Since achieving independence in 1962, Uganda has seen significant political and economic improvements.
Yet today around half its population continues to live on less than $1.25 a day and the north, ravaged by more than two decades of conflict, has seen particularly slow improvements in the lives of its population.
Health: internationally recgnised for its response to HIV, Uganda’s decisive action led to a significant decline in prevalence rates. Despite this, HIV remains a leading cause of death in the country. Alongside the human and economic cost of HIV, Uganda faces other significant health issues including malaria.
Governance: while Uganda was one of the first countries to benefit from cancellation of some debts through the World Bank’s Heavily Indebted Poor Countries initiative, its external debt continues to grow. At the same time many areas are yet to see real benefits from spending because local government often lacks the capacity to effectively implement projects.
Refugees: conflict in countries bordering Uganda has led around 150,000 people to seek refuge in the country. Many arrive in Uganda having lived through terrible ordeals in their own countries, but because they cannot speak English find it difficult to access support.
Our work in Uganda supports local organisations as they help communities respond to urgent needs while calling on local and national government to tackle the systems and structures that keep people poor.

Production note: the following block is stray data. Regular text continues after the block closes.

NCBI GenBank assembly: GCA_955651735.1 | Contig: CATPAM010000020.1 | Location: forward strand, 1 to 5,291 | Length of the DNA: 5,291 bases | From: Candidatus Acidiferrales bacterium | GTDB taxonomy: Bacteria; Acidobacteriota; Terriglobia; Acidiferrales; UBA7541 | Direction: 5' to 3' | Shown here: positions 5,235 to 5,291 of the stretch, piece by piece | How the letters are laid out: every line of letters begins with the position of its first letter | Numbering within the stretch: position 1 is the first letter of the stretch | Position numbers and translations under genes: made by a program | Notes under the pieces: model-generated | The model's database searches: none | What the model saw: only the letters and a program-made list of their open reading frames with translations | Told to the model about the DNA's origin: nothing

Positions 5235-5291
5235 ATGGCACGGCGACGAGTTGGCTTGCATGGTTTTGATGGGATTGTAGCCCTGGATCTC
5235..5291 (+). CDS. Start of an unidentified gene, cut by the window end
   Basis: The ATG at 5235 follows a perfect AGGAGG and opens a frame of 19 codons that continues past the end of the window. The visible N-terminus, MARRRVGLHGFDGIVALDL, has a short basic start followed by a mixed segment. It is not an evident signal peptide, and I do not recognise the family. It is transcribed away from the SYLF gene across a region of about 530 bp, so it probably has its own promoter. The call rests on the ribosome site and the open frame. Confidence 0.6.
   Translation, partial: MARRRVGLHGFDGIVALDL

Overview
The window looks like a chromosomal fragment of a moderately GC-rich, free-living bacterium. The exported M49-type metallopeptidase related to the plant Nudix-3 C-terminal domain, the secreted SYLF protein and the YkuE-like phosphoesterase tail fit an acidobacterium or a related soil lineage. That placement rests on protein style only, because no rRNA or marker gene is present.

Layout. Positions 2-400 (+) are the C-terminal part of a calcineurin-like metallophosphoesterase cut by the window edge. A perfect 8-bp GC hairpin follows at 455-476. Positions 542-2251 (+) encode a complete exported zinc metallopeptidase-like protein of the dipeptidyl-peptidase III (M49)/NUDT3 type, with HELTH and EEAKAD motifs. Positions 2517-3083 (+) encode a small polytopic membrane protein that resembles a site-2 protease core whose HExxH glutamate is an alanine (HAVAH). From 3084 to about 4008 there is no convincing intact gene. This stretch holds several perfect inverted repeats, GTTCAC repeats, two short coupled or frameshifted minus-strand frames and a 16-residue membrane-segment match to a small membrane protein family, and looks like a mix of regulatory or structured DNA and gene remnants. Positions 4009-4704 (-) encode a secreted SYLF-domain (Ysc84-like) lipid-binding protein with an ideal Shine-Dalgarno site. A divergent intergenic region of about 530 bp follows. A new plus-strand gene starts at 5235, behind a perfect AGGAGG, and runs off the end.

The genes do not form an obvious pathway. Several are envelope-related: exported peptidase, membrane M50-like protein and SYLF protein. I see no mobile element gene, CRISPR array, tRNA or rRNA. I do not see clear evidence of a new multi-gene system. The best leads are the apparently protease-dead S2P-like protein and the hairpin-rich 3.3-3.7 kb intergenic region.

We are helping people protect themselves from malaria by raising awareness about how the disease is spread and providing vulnerable groups with mosquito nets.
We are also raising awareness of HIV, challenging stigma associated with it and supporting people affected by the virus.
Our partner the Refugee Law Project has a strong track record of drawing attention to human rights issues which are often widely ignored and in 2009 won Best Documentary for Gender Against Men at the Kenya International Film Festival.
Through their work with Uganda’s police force, education on refugee rights is now included in national police training.
Christian Aid works with the Uganda Debt Network to ensure that people living in poor communities can influence the decisions that affect their lives and that government delivers on the promises it makes.
With support from Christian Aid, Canon Gideon Byamugisha, the first Anglican priest to speak publicly about living with HIV, has been working with the Friends of Canon Gideon Foundation. It supports religious leaders and institutions to tackle stigma against those living with the virus and encourage their congregations to protect themselves and others.
We support the Church of Uganda's work on malaria with Nets for Life. Church of Uganda has a strong track record of providing education on malaria and distributing nets.
What you can do
• Help us continue our support of partners in Uganda by donating.
• Help us eradicate poverty and injustice by taking action
• Read the article 'The Rape of Men' by Will Storr of The Observer, written after a visit with Christian Aid to the Refugee Law Project (contains upsetting content).
• Read about an award given to Will Storr for the above article.
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